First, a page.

How we can stop a $200 million industry from slipping through Belize’s hands
By Justine Nicholas for Oceana
Belize has a solid reputation in the international fly fishing community. Aside from its high percentage of marine protected areas, tarpon, permit, and bonefish are protected species since 2008. This “catch and release” law safeguards a lucrative niche market in the country’s growing tourism industry. Every year, more anglers flock to Belize hoping to outsmart these fast, clever, and sometimes-acrobatic fish with the perfect fly. But the threats undermining Belize’s attempts at sustainable fisheries management and sustainable tourism growth are also growing.
The good news is that fishing guides, lodge owners, and commercial and sports fishermen are leading the charge in pursuing policies that will safeguard protected status for gamefish, their habitats, and the more than 2,000 Belizean sport fishing guides who depend on them directly.
Bounty, and the Beast
With its spectacular quilt of sand flats, seagrass meadows, mangroves, and rivers, Belize boasts some of the prettiest waters to stalk tarpon, permit, and bonefish. The high probability of earning bragging rights to a “grand slam” is what gets anglers out of bed before dawn. But what’s keeping them up at night is that Belize still allows the use of a particular fishing gear—the gillnet. Known as “walls of death,” just six percent of Belize’s licensed commercial fishers use gillnets. Each gillnet uses netting curtains that are suspended vertically in the water, with the help of floaters and weights attached to the bottom. Anything that swims into this curtain is entangled in the mesh.
Fishermen prefer monofilament netting because it’s near invisible to marine life. Given the nets’ indiscriminate nature, the combined impact of their legal and illegal use means that protected game fish are being captured, as well as other protected species such as endangered sea turtles and manatees. Nets are set overnight or for hours on end—it’s a death sentence for live fish caught in them, because by the time the fisher returns, everything has drowned. This disturbing result isn’t only happening at the surface. Key habitats like sand flats and sea grass beds are being dredged and used as landfill to expand cayes and coastal properties. The construction of over–the–water structures on flats, even within marine protected areas, is also preventing guides from relying on their traditional fishing grounds.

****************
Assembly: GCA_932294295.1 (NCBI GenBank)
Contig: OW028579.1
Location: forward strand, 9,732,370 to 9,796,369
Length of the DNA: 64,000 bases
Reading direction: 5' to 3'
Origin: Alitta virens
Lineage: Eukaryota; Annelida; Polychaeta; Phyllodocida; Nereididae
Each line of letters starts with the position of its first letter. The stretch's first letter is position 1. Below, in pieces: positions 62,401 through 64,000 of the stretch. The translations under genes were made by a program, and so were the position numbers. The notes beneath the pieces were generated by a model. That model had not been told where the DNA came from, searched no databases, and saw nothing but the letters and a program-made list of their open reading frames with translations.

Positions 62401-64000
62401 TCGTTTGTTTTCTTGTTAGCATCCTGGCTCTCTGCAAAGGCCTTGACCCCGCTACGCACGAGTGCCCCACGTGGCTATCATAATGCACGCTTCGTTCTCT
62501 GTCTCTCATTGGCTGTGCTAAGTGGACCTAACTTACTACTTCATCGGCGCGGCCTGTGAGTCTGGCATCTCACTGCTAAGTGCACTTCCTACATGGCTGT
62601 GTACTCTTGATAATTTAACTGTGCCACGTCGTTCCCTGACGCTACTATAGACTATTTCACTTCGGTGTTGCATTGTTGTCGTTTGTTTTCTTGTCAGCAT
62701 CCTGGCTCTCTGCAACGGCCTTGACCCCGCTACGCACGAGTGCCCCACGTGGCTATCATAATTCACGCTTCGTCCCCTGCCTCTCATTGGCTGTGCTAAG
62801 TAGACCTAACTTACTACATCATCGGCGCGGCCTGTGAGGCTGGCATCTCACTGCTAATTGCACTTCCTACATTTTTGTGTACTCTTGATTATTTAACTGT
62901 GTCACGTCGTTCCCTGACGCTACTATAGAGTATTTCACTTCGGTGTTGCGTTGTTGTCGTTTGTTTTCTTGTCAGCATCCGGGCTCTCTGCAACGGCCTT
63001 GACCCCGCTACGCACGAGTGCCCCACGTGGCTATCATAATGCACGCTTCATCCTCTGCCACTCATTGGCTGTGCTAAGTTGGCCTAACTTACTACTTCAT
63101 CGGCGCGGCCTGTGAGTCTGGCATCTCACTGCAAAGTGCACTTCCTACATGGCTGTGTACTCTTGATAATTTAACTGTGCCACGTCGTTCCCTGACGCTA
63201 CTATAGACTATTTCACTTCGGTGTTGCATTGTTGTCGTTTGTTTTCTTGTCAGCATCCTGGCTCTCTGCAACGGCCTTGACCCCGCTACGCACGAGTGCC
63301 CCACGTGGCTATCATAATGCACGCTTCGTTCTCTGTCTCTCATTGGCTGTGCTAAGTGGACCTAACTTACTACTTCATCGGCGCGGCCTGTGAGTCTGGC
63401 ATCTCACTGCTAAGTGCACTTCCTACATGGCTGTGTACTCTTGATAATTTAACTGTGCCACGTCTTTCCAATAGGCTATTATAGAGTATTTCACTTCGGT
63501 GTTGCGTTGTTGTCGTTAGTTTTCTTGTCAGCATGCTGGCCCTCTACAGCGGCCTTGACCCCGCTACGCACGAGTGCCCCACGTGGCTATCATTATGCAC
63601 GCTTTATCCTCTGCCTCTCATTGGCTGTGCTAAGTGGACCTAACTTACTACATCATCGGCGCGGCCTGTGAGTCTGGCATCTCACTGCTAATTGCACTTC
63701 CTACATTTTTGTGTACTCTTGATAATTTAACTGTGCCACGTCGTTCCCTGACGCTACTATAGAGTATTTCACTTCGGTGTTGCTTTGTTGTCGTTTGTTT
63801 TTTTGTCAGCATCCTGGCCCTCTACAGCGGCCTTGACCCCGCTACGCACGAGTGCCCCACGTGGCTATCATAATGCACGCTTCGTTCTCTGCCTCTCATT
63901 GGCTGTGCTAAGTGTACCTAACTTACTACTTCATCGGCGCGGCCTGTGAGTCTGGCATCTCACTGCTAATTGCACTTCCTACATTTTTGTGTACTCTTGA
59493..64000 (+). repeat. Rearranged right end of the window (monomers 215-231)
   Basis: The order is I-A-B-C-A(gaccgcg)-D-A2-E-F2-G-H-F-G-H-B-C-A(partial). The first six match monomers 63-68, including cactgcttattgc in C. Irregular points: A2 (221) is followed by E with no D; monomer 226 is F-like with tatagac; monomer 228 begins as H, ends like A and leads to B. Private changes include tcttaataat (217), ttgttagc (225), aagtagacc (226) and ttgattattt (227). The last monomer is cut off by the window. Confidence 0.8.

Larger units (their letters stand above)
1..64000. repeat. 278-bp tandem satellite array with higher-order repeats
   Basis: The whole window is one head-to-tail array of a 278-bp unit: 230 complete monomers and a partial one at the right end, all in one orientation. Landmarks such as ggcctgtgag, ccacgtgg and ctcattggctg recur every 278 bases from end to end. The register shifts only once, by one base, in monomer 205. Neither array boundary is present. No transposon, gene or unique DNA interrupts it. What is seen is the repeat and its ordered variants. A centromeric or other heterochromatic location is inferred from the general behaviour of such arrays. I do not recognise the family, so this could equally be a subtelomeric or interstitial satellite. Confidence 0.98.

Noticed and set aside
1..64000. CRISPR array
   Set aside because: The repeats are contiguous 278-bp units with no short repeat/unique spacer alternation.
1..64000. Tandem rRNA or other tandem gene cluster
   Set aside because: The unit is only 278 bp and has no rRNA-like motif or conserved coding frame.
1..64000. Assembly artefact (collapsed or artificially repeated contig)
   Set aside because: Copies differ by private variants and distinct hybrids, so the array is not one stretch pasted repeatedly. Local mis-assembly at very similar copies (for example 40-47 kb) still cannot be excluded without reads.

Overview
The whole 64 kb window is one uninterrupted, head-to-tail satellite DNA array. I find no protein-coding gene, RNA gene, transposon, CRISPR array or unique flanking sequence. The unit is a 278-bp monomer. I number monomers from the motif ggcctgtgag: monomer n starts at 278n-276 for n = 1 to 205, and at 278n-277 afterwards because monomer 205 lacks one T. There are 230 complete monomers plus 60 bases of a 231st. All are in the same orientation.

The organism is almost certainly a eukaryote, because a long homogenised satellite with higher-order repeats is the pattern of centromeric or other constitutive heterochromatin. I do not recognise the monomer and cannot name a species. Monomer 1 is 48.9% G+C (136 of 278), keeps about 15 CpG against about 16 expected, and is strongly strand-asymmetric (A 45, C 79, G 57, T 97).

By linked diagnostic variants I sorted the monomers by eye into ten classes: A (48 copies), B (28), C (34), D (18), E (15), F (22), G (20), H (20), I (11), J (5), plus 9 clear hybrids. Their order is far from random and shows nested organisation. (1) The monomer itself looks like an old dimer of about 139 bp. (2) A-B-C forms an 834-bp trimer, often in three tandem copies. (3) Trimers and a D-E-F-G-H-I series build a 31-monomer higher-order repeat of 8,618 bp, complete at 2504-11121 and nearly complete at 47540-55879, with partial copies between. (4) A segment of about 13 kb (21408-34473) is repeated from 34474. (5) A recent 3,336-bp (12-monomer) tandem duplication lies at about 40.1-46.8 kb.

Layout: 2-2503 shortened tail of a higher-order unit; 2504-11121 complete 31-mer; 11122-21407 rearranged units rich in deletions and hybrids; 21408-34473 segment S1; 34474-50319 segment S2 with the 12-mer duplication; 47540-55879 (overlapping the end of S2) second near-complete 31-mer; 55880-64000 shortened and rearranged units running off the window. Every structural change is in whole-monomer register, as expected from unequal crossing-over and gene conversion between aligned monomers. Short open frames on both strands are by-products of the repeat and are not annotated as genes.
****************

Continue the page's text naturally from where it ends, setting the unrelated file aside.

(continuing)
Twenty years of saying no
Since 1997, fishing communities and conservationists have advocated for decision makers to stop allowing the use of gillnets in Belize. Despite letters, petitions, and pictorial evidence showing gillnets negatively impacting manatees, sea turtles, endangered sharks, and sport-fishing species, their use remains legal. The Belize Coast Guard, a key voice advocating against nets, points out that if gillnets possession were illegal, it would be easier to enforce illegal fishing activity, especially in southern waters.
Of the 2,716 fishers licensed to commercially fish in Belizean waters, 169 fishers use gillnets as a seasonal gear. Proponents of a gear phase-out are convinced that these licensed fishers, who are Belizean breadwinners, can be supported as they transition to alternative gear and/or alternative income generation opportunities. What happens next will significantly depend on the members of a recently appointed, multi-sectoral Gillnet Task Force charged with determining the gillnet’s future. The option of a complete ban is on the table. The Belize Fisheries Department’s 2016 position paper, however, reveals that it is an advocate for keeping gillnets legal.
Putting the fishers in charge
Belizean fishers want to fish, and they recognize that if done sustainably, they can always depend on fishing as a viable livelihood. Case studies of thriving fisheries have revealed that if fishers oversee the sustainability of their livelihoods, the implemented policies are successful—not just because it’s the law, but because the fishers appreciate that changing the way they fish means they can continue to support their families with dignity. This approach will be critical moving forward, as scientists continue to predict that overarching threats like climate change will have significant negative effects on species populations, fisheries production, livelihoods, food safety, fisheries management and multi-lateral relations (if the fish move waters, so too will fishermen). This places a greater burden on stakeholders to act where they can now, to ensure the health of fish stocks and fishing-based livelihoods.
Striking a balance
Belizean fishers continue to strengthen their voice through self-organizing efforts, and more promisingly, they’re using a unified voice to challenge official decisions as they relate to data used in fisheries management, destructive fishing practices, dredging, and over-the-water structures. This trend of calling for transparency and accountability in management decisions bodes well for the future of fishing in Belize.
If there’s any hope of preventing further losses of our marine diversity, while capitalizing on our proven game fishing potential, we must make informed decisions that support the long–term stability and sustainability of all Belizeans who benefit from fishing.